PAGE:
The VRFocus crew is a busy one – no really, we are horrendously busy considering we are essentially a relatively small team. As a result it is difficult sometimes to take the time to simply exist in the virtual reality (VR) space. There are occasions however where we do get a chance to take in the mood and interact where possible, joining in with the grander discussion on just what is going on.
I’m also well known amongst the team for having a sleep cycle that would give doctors heart pulpitations. So it was very early in the morning last Tuesday when I was scrolling through the threads on /r/Oculus trying to take my mind off of other things when I spotted one thread that asked a question I know many fans of VR have asked in a number of different ways: Why did so many people, gamers specifically, seem “anti VR”?
The user linked to another thread for an example, where VR was being given a bit of a kicking, and it had left the writer a bit confused. They could understand poeple not liking it but couldn’t square it with that which they knew about VR. Why would anyone have an issue with something that opens the door to new things and new ways to play? Were we surprised by such a reaction?
I began my reply in the only way I felt I could: “Honestly, I’m not really surprised, no.”
99% of people in /r/Oculus are going to be positive about VR overall but we’ve all come across people who have been out for VR’s blood like it had somehow insulted their parenthood, or they’d caught it in bed with their wife or something. I’m sure a few of us could name websites and publications that have, down the months, taken a confusingly negative stance on the whole thing as well.
Since starting with VRFocus I’ve always found those people who are ‘anti VR’, as it was put, tend to be an odd mix. There are those who have the sense that VR is something of an ‘add-on’, and due to disappointment from previous ‘add-ons’ are not willing to accept it. Like VR is a Super Scope, or a Kinect or a 32X or something similar.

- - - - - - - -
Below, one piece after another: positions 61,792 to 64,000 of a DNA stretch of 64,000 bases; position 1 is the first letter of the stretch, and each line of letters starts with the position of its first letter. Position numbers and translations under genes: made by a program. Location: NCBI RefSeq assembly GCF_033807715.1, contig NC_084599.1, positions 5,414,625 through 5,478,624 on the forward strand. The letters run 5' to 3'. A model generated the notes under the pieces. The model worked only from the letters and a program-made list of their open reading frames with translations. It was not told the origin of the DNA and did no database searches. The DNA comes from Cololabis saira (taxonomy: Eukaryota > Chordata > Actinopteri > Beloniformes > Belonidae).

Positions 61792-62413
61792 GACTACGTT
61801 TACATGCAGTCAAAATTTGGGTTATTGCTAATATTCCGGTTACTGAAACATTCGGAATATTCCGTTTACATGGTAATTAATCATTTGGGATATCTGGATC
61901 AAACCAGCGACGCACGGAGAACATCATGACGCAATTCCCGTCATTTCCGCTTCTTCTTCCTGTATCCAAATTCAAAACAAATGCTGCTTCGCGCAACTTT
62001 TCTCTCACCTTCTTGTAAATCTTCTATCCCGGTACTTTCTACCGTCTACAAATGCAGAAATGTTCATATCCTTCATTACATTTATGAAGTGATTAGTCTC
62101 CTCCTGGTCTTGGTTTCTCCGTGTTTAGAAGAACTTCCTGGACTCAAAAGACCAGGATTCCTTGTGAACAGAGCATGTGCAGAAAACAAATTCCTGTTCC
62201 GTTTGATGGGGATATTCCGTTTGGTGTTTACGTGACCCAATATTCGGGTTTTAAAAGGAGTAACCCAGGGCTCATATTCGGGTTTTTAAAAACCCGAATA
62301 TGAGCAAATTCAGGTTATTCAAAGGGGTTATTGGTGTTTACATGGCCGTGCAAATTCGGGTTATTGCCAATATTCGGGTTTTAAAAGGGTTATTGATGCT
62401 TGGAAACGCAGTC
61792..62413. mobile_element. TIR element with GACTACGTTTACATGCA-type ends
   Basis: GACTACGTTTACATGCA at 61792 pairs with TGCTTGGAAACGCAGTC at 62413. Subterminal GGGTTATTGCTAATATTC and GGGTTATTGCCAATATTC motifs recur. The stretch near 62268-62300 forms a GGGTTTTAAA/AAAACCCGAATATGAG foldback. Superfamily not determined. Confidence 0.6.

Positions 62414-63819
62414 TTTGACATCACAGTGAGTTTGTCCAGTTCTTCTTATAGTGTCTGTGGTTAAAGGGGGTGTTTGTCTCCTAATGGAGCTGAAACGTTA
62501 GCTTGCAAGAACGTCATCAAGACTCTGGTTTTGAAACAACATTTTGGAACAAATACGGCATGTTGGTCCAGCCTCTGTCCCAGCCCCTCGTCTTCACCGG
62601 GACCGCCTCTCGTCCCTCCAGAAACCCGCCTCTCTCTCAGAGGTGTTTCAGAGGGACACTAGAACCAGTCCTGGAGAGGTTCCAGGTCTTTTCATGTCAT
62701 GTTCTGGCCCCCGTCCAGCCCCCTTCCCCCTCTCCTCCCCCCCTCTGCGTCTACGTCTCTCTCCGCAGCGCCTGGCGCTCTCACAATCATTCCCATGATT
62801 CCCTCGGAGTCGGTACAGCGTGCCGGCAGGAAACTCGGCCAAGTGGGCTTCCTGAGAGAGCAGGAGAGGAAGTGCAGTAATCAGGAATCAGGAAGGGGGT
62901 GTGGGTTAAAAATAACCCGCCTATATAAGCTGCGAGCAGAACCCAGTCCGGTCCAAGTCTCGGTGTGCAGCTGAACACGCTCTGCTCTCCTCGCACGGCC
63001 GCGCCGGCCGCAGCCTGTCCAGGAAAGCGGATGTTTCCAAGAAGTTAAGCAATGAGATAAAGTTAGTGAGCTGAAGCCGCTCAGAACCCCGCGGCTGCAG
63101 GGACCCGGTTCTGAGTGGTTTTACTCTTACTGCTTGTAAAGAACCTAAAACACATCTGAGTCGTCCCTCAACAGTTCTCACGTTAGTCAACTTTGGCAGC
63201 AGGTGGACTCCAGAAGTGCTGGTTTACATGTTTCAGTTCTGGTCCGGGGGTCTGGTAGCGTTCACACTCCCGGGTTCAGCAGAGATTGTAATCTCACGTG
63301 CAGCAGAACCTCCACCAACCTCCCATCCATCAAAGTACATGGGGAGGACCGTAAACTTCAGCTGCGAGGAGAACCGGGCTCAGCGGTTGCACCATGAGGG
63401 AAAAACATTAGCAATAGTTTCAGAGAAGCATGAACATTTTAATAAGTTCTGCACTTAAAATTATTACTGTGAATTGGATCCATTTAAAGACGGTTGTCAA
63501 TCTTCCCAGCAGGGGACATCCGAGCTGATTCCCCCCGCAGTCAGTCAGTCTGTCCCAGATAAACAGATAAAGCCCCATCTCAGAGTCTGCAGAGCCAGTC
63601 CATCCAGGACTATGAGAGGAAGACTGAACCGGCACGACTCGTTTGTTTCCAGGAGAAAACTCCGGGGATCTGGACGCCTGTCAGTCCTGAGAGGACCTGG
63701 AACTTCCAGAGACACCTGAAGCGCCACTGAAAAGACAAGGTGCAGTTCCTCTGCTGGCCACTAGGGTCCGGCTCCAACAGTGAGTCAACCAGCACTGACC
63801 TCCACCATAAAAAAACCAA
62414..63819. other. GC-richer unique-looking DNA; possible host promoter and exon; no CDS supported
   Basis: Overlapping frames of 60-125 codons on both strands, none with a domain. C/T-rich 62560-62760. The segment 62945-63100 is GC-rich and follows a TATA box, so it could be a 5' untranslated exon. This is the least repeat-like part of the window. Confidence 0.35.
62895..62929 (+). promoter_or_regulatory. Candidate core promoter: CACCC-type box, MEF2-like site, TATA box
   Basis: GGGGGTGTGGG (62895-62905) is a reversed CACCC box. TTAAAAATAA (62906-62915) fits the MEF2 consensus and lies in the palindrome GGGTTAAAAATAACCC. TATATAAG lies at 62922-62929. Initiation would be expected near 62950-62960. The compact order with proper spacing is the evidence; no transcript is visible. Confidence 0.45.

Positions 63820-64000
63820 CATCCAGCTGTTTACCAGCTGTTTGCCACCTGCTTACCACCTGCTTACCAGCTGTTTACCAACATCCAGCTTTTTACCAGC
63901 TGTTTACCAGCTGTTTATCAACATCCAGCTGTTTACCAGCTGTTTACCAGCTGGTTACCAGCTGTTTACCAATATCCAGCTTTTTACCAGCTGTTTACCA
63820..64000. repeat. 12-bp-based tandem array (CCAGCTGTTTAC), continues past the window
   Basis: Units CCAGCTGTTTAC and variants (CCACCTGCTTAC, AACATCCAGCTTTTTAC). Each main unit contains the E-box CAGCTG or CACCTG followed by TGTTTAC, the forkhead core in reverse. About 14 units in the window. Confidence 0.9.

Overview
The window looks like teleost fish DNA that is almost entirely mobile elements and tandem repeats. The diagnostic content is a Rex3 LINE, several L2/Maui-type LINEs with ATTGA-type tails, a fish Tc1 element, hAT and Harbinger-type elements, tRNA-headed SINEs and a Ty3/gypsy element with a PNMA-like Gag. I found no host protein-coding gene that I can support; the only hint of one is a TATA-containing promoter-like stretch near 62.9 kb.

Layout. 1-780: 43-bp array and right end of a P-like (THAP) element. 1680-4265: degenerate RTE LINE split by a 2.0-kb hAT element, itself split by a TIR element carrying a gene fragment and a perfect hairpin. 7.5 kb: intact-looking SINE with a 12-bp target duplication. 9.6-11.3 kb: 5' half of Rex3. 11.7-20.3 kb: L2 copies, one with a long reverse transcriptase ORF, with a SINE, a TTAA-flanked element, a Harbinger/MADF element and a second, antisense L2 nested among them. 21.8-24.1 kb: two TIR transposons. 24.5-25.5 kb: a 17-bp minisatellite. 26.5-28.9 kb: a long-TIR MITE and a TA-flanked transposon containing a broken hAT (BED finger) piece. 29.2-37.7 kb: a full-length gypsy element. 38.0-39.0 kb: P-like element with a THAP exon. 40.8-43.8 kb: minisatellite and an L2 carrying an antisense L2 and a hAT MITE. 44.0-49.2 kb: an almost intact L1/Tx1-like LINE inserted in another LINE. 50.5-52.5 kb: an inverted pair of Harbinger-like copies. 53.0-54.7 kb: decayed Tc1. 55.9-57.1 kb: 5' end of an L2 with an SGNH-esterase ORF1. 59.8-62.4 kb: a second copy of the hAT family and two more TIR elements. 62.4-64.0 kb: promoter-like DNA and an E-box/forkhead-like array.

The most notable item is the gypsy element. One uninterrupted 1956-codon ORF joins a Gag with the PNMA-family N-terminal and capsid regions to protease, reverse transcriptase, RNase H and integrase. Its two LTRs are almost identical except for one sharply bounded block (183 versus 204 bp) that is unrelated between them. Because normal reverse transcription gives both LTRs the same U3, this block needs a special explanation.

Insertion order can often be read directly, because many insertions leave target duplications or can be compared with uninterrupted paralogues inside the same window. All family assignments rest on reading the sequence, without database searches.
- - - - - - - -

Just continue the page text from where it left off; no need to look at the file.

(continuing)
Cost is a big one, naturally. Though I’ve found people are often misinformed and don’t realise that the cost of VR has dramatically decreased, specifically over the last year. There’s also the envy factor, those who resent not having it and/or the cost of having it. We see it a bit when games come out on different VR platforms too, the ‘I can’t have it so I don’t see why anyone else can’ mindset.
One I seem to be mentioning more and more is the grouping who refuse to get into VR because fiction did or does it better. The sense that as VR doesn’t meet a ficitional ideal seen in cinema or film it isn’t worth the time/attention of the person. Ostensively this is the “call me back when it’s like the Hololdeck” group. This one in particular is somewhat unfair since you’re asking a relatively new technology (in it’s current guise) to meet the limits of human imagination. There’s nothing you can do here with this argument. Although those people are going to mightily disappointed to find out we as a race have not yet developed forcefields or matter transportation and replication needed to match Star Trek‘s vaunted technology. (Which only goes to prove a) I know far too much about Star Trek and b) people don’t neccessarily know enough about what they’re talking about with VR.) Personally I’m still waiting for that version of WipEout that featured during the film Hackers, but I’ve not folded my arms in a huff and refused to play any other videogames until I’m given it. That’s silly.